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Always Enough

St. John’s Lutheran Church
16 July 2023 + Lectionary 15a (7 Pentecost)
Matthew 13.1-9, 18-23

Rev. Josh Evans



I am, by all accounts and evidence, a city person. I have never lived, nor do I have any desire to live, on a farm. Really, I don’t even like camping.

Don’t get me wrong: That’s no diss to country people. There are plenty of folks for whom such an agrarian life is incredibly fulfilling, idyllic even, and without them, I wouldn’t get to enjoy most of the delicious food I eat every day.

But me: I like my late-night food delivery. I like having more than one choice of a downtown coffee shop or bar. I like the convenience of having virtually anything I could possibly need or want just a short car or bus ride away. I even like the familiarity of light pollution casting its soft glow against the night sky.

Not to mention the fact that I would be 100% useless on a farm. I’m not exactly what you would describe as “at one with nature.”

My last two remaining house plants were spared an almost certain death when I handed them off to a friend in Illinois before moving to New York. I have even been known to kill plants described as “impossible to kill.” Can you imagine me with crops?!

So it’s really no surprise that I feel completely lost in the midst of Jesus’s farming and gardening parables.

Add to that that it’s generally not that difficult to feel completely lost in any of Jesus’s parables, regardless of the subject matter, and the task of interpretation seems nearly impossible.

In the first place, Jesus’s original context is not our own. A parable about a sower sowing seed isn’t going to land with most of us in quite the same way. Truthfully, it might not have even landed for all of Jesus’s original hearers.

That’s the beauty of the parables: Jesus employed a variety of illustrations throughout his stories because he knew his hearers came from a variety of backgrounds – just as this assembly, too, comes from a variety of backgrounds. There is no one-size-fits-all parable, nor is there any one-size-fits-all sermon. Some stories will speak to us more deeply than others, and that’s okay.

Secondly, we also have this urge as modern readers of scripture to want to assign neatly defined roles to the cast of characters in the parable: The sower is God, the seeds are God’s word, and the different terrains on which the seeds fall are different groups of people.

Which then spirals rather quickly into a not-so-fun game of “Which terrain am I?” And all of a sudden, we’ve made this parable all about us.

From there, it’s not a far ride to shame and judgment, as we begin to re-evaluate our prayer lives and spirituality.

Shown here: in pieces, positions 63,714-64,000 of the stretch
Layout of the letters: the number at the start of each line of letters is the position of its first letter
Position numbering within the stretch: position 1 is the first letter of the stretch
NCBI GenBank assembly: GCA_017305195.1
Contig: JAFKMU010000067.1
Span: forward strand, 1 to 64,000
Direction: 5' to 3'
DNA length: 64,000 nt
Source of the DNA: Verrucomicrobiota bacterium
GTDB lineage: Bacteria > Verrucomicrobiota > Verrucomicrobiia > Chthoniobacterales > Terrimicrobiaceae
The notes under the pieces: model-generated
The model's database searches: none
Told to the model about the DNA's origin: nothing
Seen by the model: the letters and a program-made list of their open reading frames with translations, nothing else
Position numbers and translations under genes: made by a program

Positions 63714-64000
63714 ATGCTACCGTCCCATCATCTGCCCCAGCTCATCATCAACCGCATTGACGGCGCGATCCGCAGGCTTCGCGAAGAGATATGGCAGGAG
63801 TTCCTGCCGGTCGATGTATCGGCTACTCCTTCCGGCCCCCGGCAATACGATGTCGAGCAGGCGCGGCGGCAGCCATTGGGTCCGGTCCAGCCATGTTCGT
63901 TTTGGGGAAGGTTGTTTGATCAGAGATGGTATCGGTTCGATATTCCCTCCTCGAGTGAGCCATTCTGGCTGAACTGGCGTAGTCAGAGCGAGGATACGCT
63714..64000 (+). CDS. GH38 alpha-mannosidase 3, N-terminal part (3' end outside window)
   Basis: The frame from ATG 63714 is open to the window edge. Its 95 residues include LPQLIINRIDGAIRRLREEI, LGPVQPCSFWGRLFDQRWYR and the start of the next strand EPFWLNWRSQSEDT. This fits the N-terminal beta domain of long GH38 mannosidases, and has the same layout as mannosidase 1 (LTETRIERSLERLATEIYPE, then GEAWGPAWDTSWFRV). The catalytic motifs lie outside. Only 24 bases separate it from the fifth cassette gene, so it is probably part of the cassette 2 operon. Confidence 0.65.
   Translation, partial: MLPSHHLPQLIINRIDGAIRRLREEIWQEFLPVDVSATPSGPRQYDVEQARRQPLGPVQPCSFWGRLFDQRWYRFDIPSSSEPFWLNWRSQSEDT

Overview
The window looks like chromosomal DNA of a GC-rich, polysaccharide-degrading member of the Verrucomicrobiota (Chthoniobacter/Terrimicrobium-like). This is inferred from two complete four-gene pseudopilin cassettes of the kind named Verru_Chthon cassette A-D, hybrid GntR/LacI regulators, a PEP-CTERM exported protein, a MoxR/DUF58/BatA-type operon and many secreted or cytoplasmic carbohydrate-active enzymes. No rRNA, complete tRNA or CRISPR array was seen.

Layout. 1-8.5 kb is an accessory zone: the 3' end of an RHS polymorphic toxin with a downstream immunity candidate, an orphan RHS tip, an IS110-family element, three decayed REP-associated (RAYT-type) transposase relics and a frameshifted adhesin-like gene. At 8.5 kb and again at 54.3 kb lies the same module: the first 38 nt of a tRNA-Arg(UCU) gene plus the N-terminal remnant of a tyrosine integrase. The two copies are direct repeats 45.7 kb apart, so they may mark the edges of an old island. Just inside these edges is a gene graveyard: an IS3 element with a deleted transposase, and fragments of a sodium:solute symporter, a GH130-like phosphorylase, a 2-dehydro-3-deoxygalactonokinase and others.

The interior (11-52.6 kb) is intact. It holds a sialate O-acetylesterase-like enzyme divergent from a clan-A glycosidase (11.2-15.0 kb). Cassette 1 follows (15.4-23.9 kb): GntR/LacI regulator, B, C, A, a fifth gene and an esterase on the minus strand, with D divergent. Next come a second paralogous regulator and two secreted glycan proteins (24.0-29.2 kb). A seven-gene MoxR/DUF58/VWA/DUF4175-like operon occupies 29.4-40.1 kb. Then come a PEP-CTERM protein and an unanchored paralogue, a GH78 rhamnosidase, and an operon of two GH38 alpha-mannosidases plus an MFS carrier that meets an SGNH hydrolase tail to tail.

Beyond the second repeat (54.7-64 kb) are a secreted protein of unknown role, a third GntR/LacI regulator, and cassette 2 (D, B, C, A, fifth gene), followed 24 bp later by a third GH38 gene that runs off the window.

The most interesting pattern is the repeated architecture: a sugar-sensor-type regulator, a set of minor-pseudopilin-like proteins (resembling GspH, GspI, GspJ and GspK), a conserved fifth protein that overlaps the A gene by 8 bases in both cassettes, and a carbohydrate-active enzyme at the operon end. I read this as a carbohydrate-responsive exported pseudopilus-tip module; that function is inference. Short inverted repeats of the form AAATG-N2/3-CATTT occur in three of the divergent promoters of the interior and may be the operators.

We worry if maybe we are the hard path, the rocky ground, or the choking thorns. We hyper-fixate on whether we’re “good” enough, or praying enough, or reading our devotions enough.

We feel guilty when our faith life doesn’t measure up to the imaginary yard stick we’ve set up for ourselves, especially when compared to other people.

Yet, when we manage to make the parable all about us, or worse yet, about shame and judgment, there is no good news – no God-action – in that.

And we also miss the point.

This isn’t the “Parable of the Four Terrains.” It’s the “Parable of the Sower.” It is, in the words of Debie Thomas, “a parable about the nature and character of God. About God’s kingdom, God’s provision, and God’s extravagant generosity when it comes to us, his beloved creations.”

In Jesus’s parable, the sower goes out to sow – everywhere. The sower doesn’t carefully evaluate the land first to find the most “ideal” place to plant. They just sow. Abundantly. Indiscriminately. Extravagantly. Perhaps even wastefully.

The sower also doesn’t stick around after the fact to see what happens to the seeds they planted. It’s almost like the sower doesn’t care …

… or maybe, more accurately, the sower knows, deep down, that what needs to flourish will flourish – just perhaps not all at once or everywhere. Some seeds take a little longer to sprout and grow.

Perhaps more importantly, the sower’s indiscriminate and extravagant sowing leads us to believe the sower isn’t concerned about running out of seed. There’s enough to go around, even enough to “waste.” It’s not going to run out.

There’s a reason so many of Jesus’s parables begin, “The kingdom of heaven (or God) is like…” This is a vision for the church!

And it’s an invitation to follow in the example of our Sower God, whose grace cannot be owned or contained, whose mercy never runs out, and whose love is extravagant enough that we need not concern ourselves with “wasting” it or who “deserves” it.

***

At the end of the day, whether the farming imagery of this parables speaks to us or not, the truth of the gospel is for all of us (even us city folk):

A sower goes out to sow, and whatever terrain we find ourselves on, that seed will find its way to us.

Said a little differently, to paraphrase the welcome statement from my home congregation:

Whoever you are, wherever you are from, whatever your background or identity: God’s love is for you.

And there will always be enough.

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